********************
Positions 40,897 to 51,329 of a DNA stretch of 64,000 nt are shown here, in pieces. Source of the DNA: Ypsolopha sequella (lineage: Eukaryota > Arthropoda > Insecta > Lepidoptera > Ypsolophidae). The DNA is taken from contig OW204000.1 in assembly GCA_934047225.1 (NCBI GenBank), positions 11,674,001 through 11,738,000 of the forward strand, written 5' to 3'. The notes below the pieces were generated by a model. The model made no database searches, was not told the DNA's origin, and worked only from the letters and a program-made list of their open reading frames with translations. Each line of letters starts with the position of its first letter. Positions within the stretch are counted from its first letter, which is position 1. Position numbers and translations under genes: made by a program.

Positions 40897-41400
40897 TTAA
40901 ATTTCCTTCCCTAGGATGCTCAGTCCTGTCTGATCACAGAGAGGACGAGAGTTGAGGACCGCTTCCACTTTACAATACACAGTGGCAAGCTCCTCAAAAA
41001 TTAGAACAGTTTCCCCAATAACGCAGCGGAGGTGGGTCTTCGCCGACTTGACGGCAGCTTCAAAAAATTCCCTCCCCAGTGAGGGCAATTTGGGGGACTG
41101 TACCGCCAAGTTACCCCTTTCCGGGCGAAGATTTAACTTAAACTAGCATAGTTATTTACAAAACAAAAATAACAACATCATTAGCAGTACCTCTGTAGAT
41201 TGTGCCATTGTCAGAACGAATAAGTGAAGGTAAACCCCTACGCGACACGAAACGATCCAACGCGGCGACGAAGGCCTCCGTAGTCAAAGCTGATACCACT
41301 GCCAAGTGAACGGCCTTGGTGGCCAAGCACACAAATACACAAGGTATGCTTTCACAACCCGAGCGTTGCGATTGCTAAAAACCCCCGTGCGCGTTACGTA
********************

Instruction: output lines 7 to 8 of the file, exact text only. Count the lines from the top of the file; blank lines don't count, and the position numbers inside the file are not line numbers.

41201 TGTGCCATTGTCAGAACGAATAAGTGAAGGTAAACCCCTACGCGACACGAAACGATCCAACGCGGCGACGAAGGCCTCCGTAGTCAAAGCTGATACCACT
41301 GCCAAGTGAACGGCCTTGGTGGCCAAGCACACAAATACACAAGGTATGCTTTCACAACCCGAGCGTTGCGATTGCTAAAAACCCCCGTGCGCGTTACGTA